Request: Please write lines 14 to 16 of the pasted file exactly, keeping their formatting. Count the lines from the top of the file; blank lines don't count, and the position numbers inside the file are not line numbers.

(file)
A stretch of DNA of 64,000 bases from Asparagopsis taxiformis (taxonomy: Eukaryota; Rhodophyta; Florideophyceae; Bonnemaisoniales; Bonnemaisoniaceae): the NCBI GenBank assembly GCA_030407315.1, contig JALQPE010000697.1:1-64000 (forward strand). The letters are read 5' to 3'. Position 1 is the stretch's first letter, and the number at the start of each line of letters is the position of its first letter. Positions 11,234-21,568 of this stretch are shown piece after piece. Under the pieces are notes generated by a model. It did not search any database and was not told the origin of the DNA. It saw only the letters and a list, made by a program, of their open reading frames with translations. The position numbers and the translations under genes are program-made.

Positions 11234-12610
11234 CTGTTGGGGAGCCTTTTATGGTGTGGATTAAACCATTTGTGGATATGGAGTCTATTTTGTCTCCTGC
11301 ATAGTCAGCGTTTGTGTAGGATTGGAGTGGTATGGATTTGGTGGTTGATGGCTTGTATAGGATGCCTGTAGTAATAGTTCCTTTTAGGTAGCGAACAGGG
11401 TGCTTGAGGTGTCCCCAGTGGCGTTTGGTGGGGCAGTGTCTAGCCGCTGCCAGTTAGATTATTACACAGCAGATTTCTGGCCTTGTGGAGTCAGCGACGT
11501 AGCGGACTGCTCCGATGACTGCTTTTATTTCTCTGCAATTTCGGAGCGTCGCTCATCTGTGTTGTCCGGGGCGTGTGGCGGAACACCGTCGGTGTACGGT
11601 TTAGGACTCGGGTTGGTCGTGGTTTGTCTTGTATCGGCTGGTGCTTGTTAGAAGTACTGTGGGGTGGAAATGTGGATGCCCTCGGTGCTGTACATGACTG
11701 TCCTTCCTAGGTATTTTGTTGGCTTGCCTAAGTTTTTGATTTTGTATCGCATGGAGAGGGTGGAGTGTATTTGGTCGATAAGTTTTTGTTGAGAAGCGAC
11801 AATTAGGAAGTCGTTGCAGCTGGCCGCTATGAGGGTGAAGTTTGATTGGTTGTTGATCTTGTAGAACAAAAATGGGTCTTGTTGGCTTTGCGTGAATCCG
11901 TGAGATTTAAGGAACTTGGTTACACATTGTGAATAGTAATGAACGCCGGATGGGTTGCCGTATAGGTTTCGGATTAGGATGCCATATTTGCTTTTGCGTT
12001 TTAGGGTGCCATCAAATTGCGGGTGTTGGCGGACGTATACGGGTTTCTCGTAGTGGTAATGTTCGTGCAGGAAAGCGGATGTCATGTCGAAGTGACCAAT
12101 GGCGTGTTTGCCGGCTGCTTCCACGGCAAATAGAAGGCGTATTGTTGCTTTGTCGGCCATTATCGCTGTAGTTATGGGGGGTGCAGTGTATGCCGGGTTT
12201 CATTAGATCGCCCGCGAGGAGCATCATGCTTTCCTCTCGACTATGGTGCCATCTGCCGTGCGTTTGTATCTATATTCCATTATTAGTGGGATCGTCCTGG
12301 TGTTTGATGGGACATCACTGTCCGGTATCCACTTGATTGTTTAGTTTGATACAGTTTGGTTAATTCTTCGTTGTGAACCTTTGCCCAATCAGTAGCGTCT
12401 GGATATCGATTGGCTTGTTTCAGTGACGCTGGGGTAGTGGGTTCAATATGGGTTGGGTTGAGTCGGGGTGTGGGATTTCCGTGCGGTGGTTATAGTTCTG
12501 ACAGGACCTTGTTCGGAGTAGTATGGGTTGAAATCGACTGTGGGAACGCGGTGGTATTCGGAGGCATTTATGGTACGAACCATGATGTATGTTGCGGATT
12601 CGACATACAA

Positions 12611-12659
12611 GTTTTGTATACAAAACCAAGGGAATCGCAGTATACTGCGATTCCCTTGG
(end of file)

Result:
12301 TGTTTGATGGGACATCACTGTCCGGTATCCACTTGATTGTTTAGTTTGATACAGTTTGGTTAATTCTTCGTTGTGAACCTTTGCCCAATCAGTAGCGTCT
12401 GGATATCGATTGGCTTGTTTCAGTGACGCTGGGGTAGTGGGTTCAATATGGGTTGGGTTGAGTCGGGGTGTGGGATTTCCGTGCGGTGGTTATAGTTCTG
12501 ACAGGACCTTGTTCGGAGTAGTATGGGTTGAAATCGACTGTGGGAACGCGGTGGTATTCGGAGGCATTTATGGTACGAACCATGATGTATGTTGCGGATT